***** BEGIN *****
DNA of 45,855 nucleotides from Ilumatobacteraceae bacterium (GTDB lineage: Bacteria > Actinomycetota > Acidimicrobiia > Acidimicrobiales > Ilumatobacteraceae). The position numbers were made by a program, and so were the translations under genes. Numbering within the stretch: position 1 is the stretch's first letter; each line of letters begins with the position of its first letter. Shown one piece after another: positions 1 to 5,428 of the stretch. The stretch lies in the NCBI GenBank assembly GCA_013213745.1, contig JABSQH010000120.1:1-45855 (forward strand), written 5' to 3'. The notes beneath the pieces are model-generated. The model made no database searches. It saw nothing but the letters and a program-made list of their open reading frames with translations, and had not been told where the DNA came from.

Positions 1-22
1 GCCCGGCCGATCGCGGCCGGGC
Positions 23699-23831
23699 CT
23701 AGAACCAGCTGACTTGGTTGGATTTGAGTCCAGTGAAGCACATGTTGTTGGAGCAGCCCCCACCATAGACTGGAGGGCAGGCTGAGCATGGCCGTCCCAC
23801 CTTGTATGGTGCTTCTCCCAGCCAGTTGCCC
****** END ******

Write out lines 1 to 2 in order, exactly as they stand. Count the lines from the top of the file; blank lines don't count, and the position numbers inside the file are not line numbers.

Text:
DNA of 45,855 nucleotides from Ilumatobacteraceae bacterium (GTDB lineage: Bacteria > Actinomycetota > Acidimicrobiia > Acidimicrobiales > Ilumatobacteraceae). The position numbers were made by a program, and so were the translations under genes. Numbering within the stretch: position 1 is the stretch's first letter; each line of letters begins with the position of its first letter. Shown one piece after another: positions 1 to 5,428 of the stretch. The stretch lies in the NCBI GenBank assembly GCA_013213745.1, contig JABSQH010000120.1:1-45855 (forward strand), written 5' to 3'. The notes beneath the pieces are model-generated. The model made no database searches. It saw nothing but the letters and a program-made list of their open reading frames with translations, and had not been told where the DNA came from.

Positions 1-22